In accordance with the first embodiment of the present invention, a sheath or sleeve 120 is inserted into the resected bone channel 115 in order to interface between the resected bone surface 122 and the implanted ligament or tendon 110 such that a barrier is formed therebetween as shown in FIGS. 3 and 4. The external dimensions of the sleeve 120 will vary depending upon the length and cross-sectional area of the channel within the bone 126. In one embodiment of the present invention, the sleeve has a length sufficient to extend through at least a portion of the resected bone channel 115, and preferably is positioned at the external edge 118 of the channel. In an alternate embodiment of the present invention, the length of the sleeve 120 is sufficient to cover a major portion of the channel, and more preferably the entire interior surface of the resected bone channel is covered by the sleeve. In a preferred embodiment of the present invention, the sleeve has a length which is sufficient to cover the entire interior surface 122 of the resected bone channel and which is sufficient to extend beyond the edge 118 a short distance as shown by the arrow in FIG. 1. The portion of the sleeve 120 extending beyond this edge 118 is preferably flared outwardly. The cross-sectional area of the sleeve 120 is such that the outer surface of the sleeve will be in close proximity to the interior surface 122 of the resected channel, and preferably the outer surface of the sleeve has substantially the same diameter as that of the channel interior. The embodiment shown in the drawings shows a distance which is slightly exaggerated for ease of illustration. The sleeve 120 is preferably substantially cylindrical in shape so that it will conform to the interior of the channel, and resembles a tube having open ends and a longitudinal passage 124 extending therebetween. The internal dimensions of the sleeve are sufficient to receive a tendon or ligament substitute therethrough. By way of example, the preferred bovine-bifurcated extension tendon of the present invention is approximately 230 mm long, 8 mm wide, and 4 mm thick.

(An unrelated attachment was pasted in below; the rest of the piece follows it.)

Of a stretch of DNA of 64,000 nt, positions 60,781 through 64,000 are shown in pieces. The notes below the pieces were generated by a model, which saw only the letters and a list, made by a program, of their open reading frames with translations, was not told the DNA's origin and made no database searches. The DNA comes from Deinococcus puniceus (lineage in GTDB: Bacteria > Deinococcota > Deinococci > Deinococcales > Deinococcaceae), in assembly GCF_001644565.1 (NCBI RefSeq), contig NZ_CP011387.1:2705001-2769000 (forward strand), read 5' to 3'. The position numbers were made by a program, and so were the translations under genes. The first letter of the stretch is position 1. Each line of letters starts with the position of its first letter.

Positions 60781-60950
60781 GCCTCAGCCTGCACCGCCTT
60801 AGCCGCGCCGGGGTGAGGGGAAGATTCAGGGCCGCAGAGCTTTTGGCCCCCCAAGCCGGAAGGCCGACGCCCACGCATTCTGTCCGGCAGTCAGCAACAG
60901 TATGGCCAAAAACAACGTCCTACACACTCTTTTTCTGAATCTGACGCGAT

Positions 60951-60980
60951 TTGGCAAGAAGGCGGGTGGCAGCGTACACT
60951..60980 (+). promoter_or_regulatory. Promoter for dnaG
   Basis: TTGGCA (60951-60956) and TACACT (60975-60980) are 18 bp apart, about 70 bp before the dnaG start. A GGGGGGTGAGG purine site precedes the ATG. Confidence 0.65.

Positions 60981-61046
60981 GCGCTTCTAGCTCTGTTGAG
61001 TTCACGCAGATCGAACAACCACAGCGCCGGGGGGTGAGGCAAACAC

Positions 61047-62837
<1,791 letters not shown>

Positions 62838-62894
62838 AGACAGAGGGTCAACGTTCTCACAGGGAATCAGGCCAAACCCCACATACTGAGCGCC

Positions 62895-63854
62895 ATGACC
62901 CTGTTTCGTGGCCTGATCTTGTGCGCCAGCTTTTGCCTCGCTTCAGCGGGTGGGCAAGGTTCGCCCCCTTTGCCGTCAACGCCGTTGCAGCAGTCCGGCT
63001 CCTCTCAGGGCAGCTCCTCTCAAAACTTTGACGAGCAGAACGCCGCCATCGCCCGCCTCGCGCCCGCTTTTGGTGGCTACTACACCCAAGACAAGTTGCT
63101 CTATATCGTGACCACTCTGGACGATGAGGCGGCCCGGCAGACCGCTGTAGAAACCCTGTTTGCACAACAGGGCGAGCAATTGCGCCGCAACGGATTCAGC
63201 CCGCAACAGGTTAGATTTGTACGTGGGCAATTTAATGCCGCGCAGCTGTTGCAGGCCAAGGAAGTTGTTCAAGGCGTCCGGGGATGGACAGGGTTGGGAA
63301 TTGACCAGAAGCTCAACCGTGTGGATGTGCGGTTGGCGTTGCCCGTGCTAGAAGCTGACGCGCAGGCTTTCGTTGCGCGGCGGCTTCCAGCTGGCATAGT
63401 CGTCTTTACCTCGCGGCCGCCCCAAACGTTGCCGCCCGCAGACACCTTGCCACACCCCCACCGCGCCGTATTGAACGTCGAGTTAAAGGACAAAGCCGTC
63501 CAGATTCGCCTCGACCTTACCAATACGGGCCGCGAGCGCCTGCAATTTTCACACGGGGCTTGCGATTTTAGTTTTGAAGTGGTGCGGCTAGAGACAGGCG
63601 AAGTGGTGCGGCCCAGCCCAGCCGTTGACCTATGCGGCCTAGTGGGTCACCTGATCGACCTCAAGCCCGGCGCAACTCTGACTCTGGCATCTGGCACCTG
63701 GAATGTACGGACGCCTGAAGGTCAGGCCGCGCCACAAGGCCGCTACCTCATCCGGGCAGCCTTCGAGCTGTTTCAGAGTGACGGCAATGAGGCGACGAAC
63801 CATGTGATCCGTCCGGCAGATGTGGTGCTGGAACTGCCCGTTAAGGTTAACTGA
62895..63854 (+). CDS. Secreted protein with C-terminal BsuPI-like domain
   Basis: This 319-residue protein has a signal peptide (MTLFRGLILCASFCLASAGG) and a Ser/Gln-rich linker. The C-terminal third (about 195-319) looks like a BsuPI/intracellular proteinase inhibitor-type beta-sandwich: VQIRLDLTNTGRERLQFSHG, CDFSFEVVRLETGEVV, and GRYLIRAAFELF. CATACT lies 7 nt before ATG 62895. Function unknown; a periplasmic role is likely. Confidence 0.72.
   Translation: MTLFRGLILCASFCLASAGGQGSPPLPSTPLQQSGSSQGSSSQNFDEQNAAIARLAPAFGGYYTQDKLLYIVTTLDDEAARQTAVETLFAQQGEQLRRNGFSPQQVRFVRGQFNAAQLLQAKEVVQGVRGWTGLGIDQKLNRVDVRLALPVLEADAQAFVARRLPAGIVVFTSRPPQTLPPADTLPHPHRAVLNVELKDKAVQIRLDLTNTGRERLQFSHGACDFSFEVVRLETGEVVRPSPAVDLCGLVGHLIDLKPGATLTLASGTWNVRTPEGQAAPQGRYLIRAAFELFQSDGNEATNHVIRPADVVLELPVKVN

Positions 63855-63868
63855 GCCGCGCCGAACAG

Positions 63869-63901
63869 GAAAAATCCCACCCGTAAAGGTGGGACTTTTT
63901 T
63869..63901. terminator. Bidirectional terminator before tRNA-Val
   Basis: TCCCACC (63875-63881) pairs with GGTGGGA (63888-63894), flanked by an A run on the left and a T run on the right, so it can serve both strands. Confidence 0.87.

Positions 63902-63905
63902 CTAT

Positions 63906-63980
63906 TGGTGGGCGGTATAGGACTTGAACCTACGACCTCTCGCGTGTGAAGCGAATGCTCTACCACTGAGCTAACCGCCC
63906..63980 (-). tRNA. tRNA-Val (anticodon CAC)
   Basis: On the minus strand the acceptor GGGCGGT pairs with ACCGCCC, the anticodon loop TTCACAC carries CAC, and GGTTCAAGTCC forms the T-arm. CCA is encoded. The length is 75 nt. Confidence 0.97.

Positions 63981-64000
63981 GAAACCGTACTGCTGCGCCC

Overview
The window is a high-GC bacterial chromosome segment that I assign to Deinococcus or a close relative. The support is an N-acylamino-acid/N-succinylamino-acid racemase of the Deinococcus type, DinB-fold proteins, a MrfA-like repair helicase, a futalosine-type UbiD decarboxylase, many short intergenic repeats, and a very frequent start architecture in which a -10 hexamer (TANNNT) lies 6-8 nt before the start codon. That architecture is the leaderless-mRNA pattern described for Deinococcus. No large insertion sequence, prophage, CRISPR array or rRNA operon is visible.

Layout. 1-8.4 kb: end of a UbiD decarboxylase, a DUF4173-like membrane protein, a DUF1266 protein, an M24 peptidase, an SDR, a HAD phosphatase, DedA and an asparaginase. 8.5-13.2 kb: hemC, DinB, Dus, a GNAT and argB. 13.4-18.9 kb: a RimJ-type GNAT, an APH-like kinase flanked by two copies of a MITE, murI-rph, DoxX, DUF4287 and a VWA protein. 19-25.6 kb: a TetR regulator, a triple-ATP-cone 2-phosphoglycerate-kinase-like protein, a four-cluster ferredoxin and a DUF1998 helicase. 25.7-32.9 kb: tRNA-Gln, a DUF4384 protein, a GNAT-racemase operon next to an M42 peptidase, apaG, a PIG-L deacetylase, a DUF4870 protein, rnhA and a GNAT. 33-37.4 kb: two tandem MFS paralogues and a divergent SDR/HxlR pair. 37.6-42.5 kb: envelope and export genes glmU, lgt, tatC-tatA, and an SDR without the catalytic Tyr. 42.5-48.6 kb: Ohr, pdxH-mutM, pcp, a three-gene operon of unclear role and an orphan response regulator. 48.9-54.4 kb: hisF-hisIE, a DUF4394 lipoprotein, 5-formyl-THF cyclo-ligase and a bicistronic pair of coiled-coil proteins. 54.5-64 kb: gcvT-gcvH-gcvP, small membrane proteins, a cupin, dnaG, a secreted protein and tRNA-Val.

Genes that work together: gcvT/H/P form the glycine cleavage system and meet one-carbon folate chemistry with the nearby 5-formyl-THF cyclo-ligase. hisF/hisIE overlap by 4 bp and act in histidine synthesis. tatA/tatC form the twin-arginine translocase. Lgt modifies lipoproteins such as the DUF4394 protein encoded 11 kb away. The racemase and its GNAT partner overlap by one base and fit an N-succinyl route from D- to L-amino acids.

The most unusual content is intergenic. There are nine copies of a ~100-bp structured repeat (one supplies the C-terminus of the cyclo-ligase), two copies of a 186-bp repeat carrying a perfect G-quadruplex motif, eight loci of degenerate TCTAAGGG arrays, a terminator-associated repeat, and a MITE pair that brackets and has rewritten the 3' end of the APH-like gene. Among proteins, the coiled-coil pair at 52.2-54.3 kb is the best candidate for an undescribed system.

Alternately, the biological tissue may be relatively short and be shaped to fit into the ends of the resected channel 118 only and to extend outwardly around the entrance to the channel such that the ligament substitute will be covered by the tissue at the point it contacts the bone edge 118 and along the side of the bone adjacent the resected channel.